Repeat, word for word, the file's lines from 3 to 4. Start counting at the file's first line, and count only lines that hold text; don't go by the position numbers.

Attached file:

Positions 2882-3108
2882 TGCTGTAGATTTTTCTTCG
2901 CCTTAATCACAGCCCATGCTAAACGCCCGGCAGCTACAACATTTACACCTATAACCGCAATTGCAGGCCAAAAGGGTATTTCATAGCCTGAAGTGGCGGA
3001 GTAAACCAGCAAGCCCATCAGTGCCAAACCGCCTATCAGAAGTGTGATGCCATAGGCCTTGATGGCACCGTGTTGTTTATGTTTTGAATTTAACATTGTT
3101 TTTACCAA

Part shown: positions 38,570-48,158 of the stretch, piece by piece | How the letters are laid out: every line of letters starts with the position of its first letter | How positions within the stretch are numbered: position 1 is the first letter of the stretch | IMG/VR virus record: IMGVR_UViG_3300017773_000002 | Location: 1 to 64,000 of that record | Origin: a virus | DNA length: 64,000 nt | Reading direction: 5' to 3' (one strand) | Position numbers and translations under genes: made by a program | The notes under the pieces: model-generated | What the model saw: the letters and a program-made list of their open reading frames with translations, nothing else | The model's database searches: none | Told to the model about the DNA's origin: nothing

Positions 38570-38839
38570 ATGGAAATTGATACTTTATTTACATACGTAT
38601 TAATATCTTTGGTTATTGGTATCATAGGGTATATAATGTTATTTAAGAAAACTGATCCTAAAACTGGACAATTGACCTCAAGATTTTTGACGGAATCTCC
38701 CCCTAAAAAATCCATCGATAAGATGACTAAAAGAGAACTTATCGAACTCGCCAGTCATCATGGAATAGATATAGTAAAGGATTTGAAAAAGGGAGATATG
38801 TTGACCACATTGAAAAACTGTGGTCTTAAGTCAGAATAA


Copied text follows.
2901 CCTTAATCACAGCCCATGCTAAACGCCCGGCAGCTACAACATTTACACCTATAACCGCAATTGCAGGCCAAAAGGGTATTTCATAGCCTGAAGTGGCGGA
3001 GTAAACCAGCAAGCCCATCAGTGCCAAACCGCCTATCAGAAGTGTGATGCCATAGGCCTTGATGGCACCGTGTTGTTTATGTTTTGAATTTAACATTGTT